Re: Planet of the Vampires

From Nicholas D. Kent
Sent Wed, Dec 17th 1997, 08:39

I> In the 50s and 60s, sci-fi and electronics was limited to primitive
> oscillators, test equipment, occasional synthesis, and theremins. The
> most famous of the all-electronic scores is definitely Forbidden Planet.
> Mostly, however, the electronics was restricted to special effects. Some
> films like Marooned didn't have a regular score, relying on eerie
> electronic sounds. But the first really musical electronic score I can
> think of is Carlos's "A Clockwork Orange".

Of a major feature, I'd agree.

 Though there are many examples of shorts and experimental films. Oskar
Sala's early 60s scores are very impressive. He mixed processed tape
sounds with Mixtur Trautonium. IMHO they have a much wider range of tone
colors than is classical oriented work. (I have a bunch on a Wergo LP)
He also worked with Bernard Herrmann on Hitchcock's "The Birds", but
it's not a score in the normal sense. 

Another unusual bit of early "synthesis" was Norman McLaren's 1950s
scores produced by photographing drawings of waves onto the optical
track. I think the concept was originated by some Russians in the 30s.



> .....how does this date compare with Raymond Scott? His largely 
> electromechanical 10x30 foot synth was sequencing for Warner Bros 
> cartoons before this I think.

popular misconception. Carl Stalling did the Warner Cartoons. He loved
to quote melodies and working he was able to license material that
struck his fancy. He licensed much of Scott's 1930s song catalog.

Trivia: Stalling came to L.A. with Disney from Kansas City back in the
20s. Also along from Kansas City came Harman, Ising and young Friz
Freleng, who made up the creative core of early 30s Warner (which wasn't
even owned by the Warner Bros. the WB animation studio was a subcontract
deal until the 1940s)

I think we'd all have spotted it if Warner cartoons had sequenced
scores.

Scott did do some TV commercials in the 50s. The only commercially
released sequenced material by Scott are the 3 volumes of Soothing
Sounds for Baby, now on CD on the Dutch label Basta. (and the Keyboard
Mag Flexi at the wrong speed)

> .......was the Carlos score actually released on the movie? I thought there
> was a lot of grief about actually using an orchestra in the end.

Yes, pick up the not so good Warner CD. (The Columbia LP which is just
Carlos is perfered).

My understanding the story goes:

Carlos already had Beethoven's 9th "Ode to Joy" recorded for a new
album.

Kubrick, who needed something like that was put in touch with Carlos.

Carlos did some more tracks specifically for the film (the arranged
Purcell for the openning and thw William Tell sex scene, both of which
were used)

It seems Carlos kept on doing more tracks. I don't believe Kubrick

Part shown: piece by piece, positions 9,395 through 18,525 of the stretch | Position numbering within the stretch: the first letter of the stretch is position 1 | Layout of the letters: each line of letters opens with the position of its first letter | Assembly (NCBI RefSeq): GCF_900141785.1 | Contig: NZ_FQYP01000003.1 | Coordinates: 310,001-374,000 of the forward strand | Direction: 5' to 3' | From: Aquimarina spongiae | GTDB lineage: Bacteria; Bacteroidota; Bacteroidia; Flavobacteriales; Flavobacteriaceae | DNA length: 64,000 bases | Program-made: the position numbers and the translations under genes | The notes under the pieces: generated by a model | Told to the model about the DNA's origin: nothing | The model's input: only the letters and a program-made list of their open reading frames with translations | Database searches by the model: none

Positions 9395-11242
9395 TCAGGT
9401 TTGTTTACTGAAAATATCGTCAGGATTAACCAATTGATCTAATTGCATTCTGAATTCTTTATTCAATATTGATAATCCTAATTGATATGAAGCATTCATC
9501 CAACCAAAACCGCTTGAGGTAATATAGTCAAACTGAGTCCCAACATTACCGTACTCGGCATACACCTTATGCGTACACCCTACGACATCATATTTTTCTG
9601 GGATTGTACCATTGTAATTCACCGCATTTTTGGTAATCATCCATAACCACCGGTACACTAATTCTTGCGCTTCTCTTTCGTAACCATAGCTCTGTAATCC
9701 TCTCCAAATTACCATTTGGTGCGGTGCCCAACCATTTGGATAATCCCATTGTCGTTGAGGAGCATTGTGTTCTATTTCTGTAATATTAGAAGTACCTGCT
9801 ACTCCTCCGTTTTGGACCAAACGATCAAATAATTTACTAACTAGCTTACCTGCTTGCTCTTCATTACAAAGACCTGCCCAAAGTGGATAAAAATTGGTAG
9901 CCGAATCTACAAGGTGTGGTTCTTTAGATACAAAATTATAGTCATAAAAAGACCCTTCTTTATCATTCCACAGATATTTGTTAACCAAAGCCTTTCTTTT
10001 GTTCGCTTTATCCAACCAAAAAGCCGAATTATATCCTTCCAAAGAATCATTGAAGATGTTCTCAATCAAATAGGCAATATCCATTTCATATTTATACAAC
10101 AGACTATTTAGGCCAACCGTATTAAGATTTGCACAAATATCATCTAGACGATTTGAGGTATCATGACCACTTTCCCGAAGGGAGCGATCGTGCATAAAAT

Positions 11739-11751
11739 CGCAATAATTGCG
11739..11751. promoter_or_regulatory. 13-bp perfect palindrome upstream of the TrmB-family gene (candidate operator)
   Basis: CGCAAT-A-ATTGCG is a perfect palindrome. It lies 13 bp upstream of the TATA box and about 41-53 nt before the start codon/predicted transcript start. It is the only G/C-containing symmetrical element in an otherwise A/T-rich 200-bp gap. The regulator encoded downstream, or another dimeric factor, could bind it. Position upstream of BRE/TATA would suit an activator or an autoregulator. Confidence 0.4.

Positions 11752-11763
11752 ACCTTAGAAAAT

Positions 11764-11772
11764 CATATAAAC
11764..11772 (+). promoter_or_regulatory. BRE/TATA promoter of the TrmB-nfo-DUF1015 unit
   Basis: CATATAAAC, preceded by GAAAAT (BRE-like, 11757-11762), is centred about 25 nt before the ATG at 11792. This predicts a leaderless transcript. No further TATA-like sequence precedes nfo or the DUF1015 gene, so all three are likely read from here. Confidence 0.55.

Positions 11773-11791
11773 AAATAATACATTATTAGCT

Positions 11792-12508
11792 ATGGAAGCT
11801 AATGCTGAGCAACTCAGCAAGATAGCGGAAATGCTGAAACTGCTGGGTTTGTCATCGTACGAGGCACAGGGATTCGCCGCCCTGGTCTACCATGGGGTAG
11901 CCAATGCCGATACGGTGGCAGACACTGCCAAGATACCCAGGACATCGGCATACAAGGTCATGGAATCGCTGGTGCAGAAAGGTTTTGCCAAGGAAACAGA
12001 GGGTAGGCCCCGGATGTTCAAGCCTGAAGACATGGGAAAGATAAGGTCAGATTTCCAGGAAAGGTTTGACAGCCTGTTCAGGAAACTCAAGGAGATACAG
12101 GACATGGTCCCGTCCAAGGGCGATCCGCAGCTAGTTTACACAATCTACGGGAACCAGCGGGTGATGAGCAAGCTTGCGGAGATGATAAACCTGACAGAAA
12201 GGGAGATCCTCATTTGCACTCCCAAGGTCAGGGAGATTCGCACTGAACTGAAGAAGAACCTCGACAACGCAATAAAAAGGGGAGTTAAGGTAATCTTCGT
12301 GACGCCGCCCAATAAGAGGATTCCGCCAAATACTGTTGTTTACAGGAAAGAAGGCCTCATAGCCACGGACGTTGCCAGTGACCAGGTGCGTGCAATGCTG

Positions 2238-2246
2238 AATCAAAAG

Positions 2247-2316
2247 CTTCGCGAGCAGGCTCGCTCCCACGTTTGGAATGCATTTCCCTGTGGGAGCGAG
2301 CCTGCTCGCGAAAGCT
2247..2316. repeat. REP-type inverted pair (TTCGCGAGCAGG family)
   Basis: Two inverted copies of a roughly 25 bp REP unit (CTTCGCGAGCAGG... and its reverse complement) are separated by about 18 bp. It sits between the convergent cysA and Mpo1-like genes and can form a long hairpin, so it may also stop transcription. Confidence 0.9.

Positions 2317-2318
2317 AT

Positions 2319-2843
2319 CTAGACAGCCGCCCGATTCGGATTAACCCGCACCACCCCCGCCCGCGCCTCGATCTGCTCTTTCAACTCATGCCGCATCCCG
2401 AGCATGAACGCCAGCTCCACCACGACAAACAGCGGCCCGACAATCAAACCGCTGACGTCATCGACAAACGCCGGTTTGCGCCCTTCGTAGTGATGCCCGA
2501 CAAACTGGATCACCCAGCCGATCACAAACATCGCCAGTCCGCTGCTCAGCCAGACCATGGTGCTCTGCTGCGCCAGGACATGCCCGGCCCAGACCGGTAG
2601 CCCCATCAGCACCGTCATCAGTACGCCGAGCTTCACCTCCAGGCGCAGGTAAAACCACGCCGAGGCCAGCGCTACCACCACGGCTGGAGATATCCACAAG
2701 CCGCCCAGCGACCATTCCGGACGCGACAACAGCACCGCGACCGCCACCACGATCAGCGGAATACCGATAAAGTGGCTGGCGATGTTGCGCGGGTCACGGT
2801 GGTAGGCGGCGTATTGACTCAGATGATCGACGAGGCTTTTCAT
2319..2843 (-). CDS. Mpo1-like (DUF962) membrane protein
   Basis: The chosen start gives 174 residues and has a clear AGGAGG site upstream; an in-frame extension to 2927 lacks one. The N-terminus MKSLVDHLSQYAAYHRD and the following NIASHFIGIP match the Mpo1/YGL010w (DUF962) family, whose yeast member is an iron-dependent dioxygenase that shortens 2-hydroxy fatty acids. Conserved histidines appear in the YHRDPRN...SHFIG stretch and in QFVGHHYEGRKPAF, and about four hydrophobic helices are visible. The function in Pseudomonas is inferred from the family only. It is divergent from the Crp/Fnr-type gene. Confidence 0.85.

requested any of the others. They weren't used. 

Kubrick is known for using material from his huge record collection in
place of original scores --if the composed score doesn't better whatever
album he has in mind. Take for example the half finished Elemer
Bernstein score for 2001 and the approx 7 hours of rejected Carlos
material for The Shining (like 5 minutes were used, most of what was
rejected was an orchestra, while what was used was Moog and vocoder).

BTW "Full Metal Jacket" was his daughter composing on a Synclavier. The
Drill Sargent in the openning was edited on the Synclavier too.


> Back to horror movies: Any idea what synths John Carpenter used in scoring
> his movies?  "Halloween" makes use of some sort of polyphonic - what would
> it be? Oberheim?  Also, "The Thing" sounds like it could be using a Prophet
> 5.  Anyone have any info?

Definitely Prophet 5. I knew this when I first touched a Prophet, maybe
'83. Imediately felt that Carpenter/Howarth vibe.

--------

I have my doubts on hearing much E-Music in 60s porn movies unless you
count organs.

-------


> Movement was used by the Human League I think. This had analogue and
> digital sounds, each with separate trigger ins, audio outs, tune, decay. It
> was big and wooden with a grey computer keyboard. It could be hooked upto a
> green screen monitor for sequencing.

You can see one on the table next to the cows in the Eurythmics "Sweet
Dreams" video.


talking about old videos, there's a music video to "Chariots of Fire"--
it seems Vangelis is using a Arp 2500 modular as a prop (since he wasn't
supposed to own one and isn't seen playing it). You do catch him playing
a PS3300, though I don't hear much of it on the theme. At least he plays
piano and tympani.

Vangelis did a sex movie score, "Sex Power", circa 1970. Before he had
synths. The one and only electronic lead instrument I can hear in it I
suspect is a Clavioline. Can anyone confirm?  He apparently didn't own a
synth until 1974 when he bought a MiniKorg.

This leads me to a good question. What is the lead synth (horn type
sound) he's playing on the main part of "Heaven & Hell" (Cosmos theme)
and "So Long Ago, So Clear" (Jon Anderson) ?

MiniKorg? It seems real articulate, he had piles of keyboards but only a
couple synths back then. Doubt it's an SH-2000. By the next year ('76)
he had a Pro-Soloist.


-nick